SPRINGFIELD, Ill. — The Illinois House voted to bolster the right to abortion on Tuesday as Democratic-led states respond to restrictions placed by some Republican-led states that conservatives hope will lead the U.S. Supreme Court to review the landmark 1973 Roe v. Wade ruling that guaranteed the right to abortion.
The Illinois House voted 64-50 on Rep. Kelly Cassidy's Reproductive Health Ac , which would rescind prohibitions on some late-term abortions and 45-year-old restraints such as criminal penalties for doctors performing abortions, all measures whose enforcement has been prohibited by court orders.
Outnumbered Republicans denounced the plan, contending it so loosens definitions of fetal viability and doctors' responsibility in determining the medical need for an abortion that it broadly expands late-term terminations that are not medically necessary.
The vote shows how red and blue states are diverging on the issue, with blue states such as Illinois moving toward expanding abortion rights while red states ban abortion as early as 6 weeks of pregnancy. The high court signaled in an Indiana ruling Tuesday more openness to state restrictions.
At least six states have adopted steep restrictions or bans on abortion — neighboring Missouri just last Friday outlawed abortions past the eighth week of pregnancy.
"These attacks have increased dramatically," Cassidy said. "They're focused and strategic and aimed at undermining our right to bodily autonomy and self-determination."
Democratic Gov. J.B. Pritzker, who took office in January, has said he intends to make Illinois "the most progressive state in the nation for access to reproductive health care."
Cassidy, whose first pregnancy two decades ago ended with a medically necessary abortion which she said saved her life and her ability to have her three sons, repeatedly said the intent is to "codify current practice."
That proved dissatisfactory to Rep. Avery Bourne of Raymond, the Republicans' point person on the issue and an expectant mother in the 34th week of her pregnancy. Abortion is currently allowed to the point that the fetus is viable outside the womb. Cassidy said her measure doesn't change that.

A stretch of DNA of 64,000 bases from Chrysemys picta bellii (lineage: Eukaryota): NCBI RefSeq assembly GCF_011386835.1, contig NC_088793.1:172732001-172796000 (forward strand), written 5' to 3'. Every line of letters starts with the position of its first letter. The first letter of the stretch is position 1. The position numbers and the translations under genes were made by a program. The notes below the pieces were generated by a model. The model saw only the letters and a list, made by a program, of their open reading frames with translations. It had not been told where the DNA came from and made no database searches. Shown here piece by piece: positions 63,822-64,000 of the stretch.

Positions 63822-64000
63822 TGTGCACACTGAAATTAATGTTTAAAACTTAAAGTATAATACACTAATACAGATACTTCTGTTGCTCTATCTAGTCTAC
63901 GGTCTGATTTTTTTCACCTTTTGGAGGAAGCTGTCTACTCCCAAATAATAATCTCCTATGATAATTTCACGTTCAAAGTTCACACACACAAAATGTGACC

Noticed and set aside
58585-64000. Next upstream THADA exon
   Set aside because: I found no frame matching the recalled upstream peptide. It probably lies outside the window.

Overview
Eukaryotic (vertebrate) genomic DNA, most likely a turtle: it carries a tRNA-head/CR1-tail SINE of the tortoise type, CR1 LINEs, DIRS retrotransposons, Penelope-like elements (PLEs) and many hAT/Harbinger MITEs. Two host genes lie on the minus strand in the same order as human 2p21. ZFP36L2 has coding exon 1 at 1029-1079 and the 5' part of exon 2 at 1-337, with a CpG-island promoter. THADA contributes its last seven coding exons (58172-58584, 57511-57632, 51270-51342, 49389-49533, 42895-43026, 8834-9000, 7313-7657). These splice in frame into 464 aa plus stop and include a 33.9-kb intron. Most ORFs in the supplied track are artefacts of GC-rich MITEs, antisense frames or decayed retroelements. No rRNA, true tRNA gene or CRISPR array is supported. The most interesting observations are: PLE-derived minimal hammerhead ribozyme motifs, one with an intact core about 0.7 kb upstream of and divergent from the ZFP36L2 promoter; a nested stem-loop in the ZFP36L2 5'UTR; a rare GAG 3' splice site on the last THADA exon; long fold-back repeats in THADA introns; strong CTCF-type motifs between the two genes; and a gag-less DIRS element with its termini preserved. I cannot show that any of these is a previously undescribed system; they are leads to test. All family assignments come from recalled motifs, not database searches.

But Bourne noted that the bill makes exceptions for a physician's determination that viability could be sustained only with an "extraordinary" post-birth procedure or because of factors "relevant to the patient's health and well-being," including "familial health," a definition for which Bourne sought futilely. The bill does not appear to include a definition.
"This bill means that for a woman at my stage in pregnancy, where the baby responds to his dad's voice as he reads him books at night, ... the baby is perfectly healthy, but if that woman says, 'Based on my familial health, this is medically necessary,' that is allowed," Bourne said. "We are talking about the most expansive bill we have ever seen in this state and one of the most expansive across the country."
Cassidy pointed out that the legislation's discussion of the mother's health after fetal viability comes from Doe v. Bolton, a Supreme Court ruling overturning Georgia's abortion law and issued on the same day as Roe.
"All of the factors are there, based on Supreme Court language, to allow a physician to make a decision within the accepted standard standards of clinical practice," Cassidy said.
Illinois joins Democratic-led states such as Nevada, New York and Vermont with efforts to reinforce abortion rights in advance of the potential abandonment of Roe. An effort to loosen restrictions on late-term abortions in Virginia died last winter after the bill's sponsor acknowledged in a video it would allow abortions up to the moment of birth and Republicans interpreted the governor's comments on the subject as sanctioning infanticide.
But with President Donald Trump's hostility toward Roe and his like-minded appointments to federal courts, "We can no longer rely on bad law protected by federal injunctions," Cassidy said.
There are plenty of testing grounds. Alabama's law signed this month makes providing an abortion a felony in most cases. Kentucky, Mississippi, Ohio and Georgia also have approved bans on abortions once a heartbeat in the fetus is detected, usually as early as six weeks.
"If you think this bill goes too far, who do you want to send to prison?" asked Rep. Emanuel "Chris" Welch, a Hillside Democrat. "The new Georgia law would criminalize women who even traveled outside the state to seek an abortion. Is that really what we want here in Illinois?"
Ralph Rivera, legislative chairman for Illinois Right to Life Action, said in a statement that opponents to the plan are in the majority, as evidenced by "the incredible grassroots efforts" against it — including a Capitol-jamming rally of up to 4,000 anti-abortion protesters in March.
"No words can express the disappointment and heartache pro-life Illinoisans, like myself, are feeling," Rivera said.